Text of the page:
August Blooms

Photos were taken throughout the month so there has been quite a change over the time but this year we’ve had much less rain than is usual for August.

 

 

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Cobblers

Throughout my school life I think I got a new pair of school shoes every year and they were nothing stylish. I liked it when I could stand with my feet in the XRay box and look at all the bones of my feet inside the shoes. Clarkes had a factory here in Adelaide and they were reputed to make the best shoes. The uniform for my secondary school had brown, laceups. Boring. Over the year though I became attached to my shoes, maybe because new shoes had to be “broken in” before they broke you!

 

Sometimes Dad would mend our shoes and I liked to watch him, he had a range of old cast iron shoe lasts and would put the shoe on one to work on it. When I was in Secondary school I decided I could mend my own shoes so I used to stop off in the city on my way home from school to buy a DIY pack from Coles or Woolies. Strong smelling glue was included in the pack along with two soles and little metal toe plates. I think there must have been a separate pack for heels. You had to roughen up the surface of the old sole, lay down the glue, attach the new sole then trim around it so it was a perfect match for the old sole. The toe tips had to be tacked on and I didn’t bother with them.

 

Heels were trickier. You had to remove the old heels then use shoe tacks to secure the new ones and I can’t remember if I managed that or not but since I don’t ever remember having holes in the soles of my shoes I can only think I somehow was just attaching the new heels over the old ones. It’s a wonder  I didn’t end up knock kneed.

 

You didn’t know that about Nana, did you?

The old shoe lasts, now just rusty curiosities.

The old shoe lasts, now just rusty curiosities.

Brain Fade

In 1971 after spending months hitchhiking I was fed up with being reliant on others to get me where I wanted to go. I decided I’d like a solid, big BMW motorbike with panniers for my stuff. Then I found work in Scotland, met Papa and eventually decided Trail bikes were more fun. In 1972 I settled on a nice, new, yellow Yamaha Trail bike, a 125cc – quite a difference from the BMWs which I fancied, they were about 650cc! Papa and I went to a dealer in Aberdeen and there I discovered that they didn’t make the 125s in yellow so I had to settle for blue. The bike was ordered and a few weeks later we went on the train to pick it up, I came back up the coast to Inverness then back down the main road to Aviemore.

 

When it was time for the first service I went by myself and took the “short cut” a road through Tomintoul  over the hills. The bike clothes I had were just jeans, an anorak made of thin, synthetic, shower proof material with polyester filling and my gloves were vinyl. There was snow about on the hills and it was cold. Very, very  cold.  Before I made it to Aberdeen I was feeling quite “out of it” with cold but luckily I still had sense enough to stop and get off the bike. I lay down on the grass and put my gloved hands beside the exhaust pipe, I stayed there long enough for my head to clear then got back on the bike and made my way to Aberdeen.

I didn’t come back home over the hills but took the long way round and had no trouble with a freezing brain!

You didn’t know that about Nana did you?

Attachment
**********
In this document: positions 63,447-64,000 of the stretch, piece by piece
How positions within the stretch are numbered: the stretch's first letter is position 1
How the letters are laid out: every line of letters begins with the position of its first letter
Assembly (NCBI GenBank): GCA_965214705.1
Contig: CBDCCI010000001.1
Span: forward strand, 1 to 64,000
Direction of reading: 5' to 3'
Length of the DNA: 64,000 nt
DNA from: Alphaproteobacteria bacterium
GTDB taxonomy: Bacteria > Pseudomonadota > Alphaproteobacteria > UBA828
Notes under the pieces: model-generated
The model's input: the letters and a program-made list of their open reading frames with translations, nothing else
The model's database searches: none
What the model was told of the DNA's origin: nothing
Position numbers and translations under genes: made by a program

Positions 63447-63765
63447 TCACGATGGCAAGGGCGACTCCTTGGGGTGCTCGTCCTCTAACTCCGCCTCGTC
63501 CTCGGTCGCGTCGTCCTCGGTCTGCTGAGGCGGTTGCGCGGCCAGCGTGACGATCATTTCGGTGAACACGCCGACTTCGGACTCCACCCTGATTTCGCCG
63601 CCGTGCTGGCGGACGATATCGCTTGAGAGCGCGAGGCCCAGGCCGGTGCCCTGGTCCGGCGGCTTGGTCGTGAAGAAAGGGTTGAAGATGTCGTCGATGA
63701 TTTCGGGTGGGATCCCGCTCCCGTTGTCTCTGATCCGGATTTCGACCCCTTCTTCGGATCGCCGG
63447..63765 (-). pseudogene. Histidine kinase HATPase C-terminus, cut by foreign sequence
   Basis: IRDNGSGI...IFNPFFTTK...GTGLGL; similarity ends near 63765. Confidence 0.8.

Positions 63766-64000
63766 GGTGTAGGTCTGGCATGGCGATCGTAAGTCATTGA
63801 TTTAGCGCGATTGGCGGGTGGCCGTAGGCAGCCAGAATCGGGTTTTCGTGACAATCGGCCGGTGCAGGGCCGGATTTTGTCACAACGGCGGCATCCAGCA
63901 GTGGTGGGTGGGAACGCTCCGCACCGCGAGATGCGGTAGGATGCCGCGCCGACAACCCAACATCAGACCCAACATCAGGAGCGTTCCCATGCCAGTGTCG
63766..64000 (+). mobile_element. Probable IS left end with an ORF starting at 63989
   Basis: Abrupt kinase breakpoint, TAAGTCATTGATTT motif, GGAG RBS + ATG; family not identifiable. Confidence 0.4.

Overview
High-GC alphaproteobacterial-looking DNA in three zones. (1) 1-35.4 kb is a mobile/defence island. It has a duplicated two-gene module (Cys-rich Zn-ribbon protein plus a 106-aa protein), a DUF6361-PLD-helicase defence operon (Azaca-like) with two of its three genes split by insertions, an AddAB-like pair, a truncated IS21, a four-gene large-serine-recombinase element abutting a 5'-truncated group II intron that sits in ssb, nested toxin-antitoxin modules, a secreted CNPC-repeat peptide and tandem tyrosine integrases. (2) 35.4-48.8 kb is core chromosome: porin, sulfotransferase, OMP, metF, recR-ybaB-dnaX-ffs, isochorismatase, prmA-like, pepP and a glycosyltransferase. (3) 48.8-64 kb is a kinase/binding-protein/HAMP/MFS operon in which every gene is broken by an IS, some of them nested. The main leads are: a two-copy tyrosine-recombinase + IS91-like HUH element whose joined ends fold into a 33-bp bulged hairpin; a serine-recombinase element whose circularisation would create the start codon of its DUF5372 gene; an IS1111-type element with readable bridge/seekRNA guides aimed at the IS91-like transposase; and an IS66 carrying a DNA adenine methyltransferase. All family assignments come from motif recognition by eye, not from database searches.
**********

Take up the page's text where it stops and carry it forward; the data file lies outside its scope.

Typical 1970s photo colours, you can't even see the blue of the bike.

Typical 1970s photo colours, you can’t even see the blue of the bike.

Girl Power

When I started school at 5 my oldest brother, Ricky, would have been 10, a “big boy” and one day after school I was waiting for him to walk home with me. There was no gradual introduction to school,  you started at the beginning of the year when you were 5 and your first day was a full day.  No leaving early because you were just a new little kid.

 

I was waiting for Ricky up towards the front gate and he was playing on the oval with some friends. Another big boy came up and talked to me, maybe he called me “Squirt” or “Squib” whatever he said I was offended and I started kicking him in the shins. He let out a big yell, “Hey, Deland come and get your sister off me!” It makes me smile to think about it, all these years later I still remember exactly what he shouted and I still don’t understand why he couldn’t get away from a little 5 year old girl.

 

You didn’t know that about Nana did you?

HP grade1

This is the one and only Grade 1 Class of 1952, not a combination of several as you might think.

The Lost Child

Henley Beach in the 1950s was a very different place, there were fewer shops, quieter roads and everyone knew everyone else. I would probably have been about 2 or 3 the day I got “lost”. Maybe it was after Jaynie was born and Mum was busy with the new baby so it was a while before she realized she had no idea where I was. She searched the house and the yard but there was no sign of me so then she moved further afield and I guess panic set in. All the neighbours became involved.

We lived not far from the beach and tramline then across the road and up a bit were paddocks and in one was the black stallion, “Mercury”. I guess everyone would have been visualising the worst scenario until someone glanced back at the house and saw the little face at the window fascinated by all the activity.  I was standing between the couch and the window so maybe when Mum looked around the house I was actually poking about behind the couch, who knows?

 

You didn’t know that about Nana did you?

lost-child2

Do I look as though I’d deliberately hide?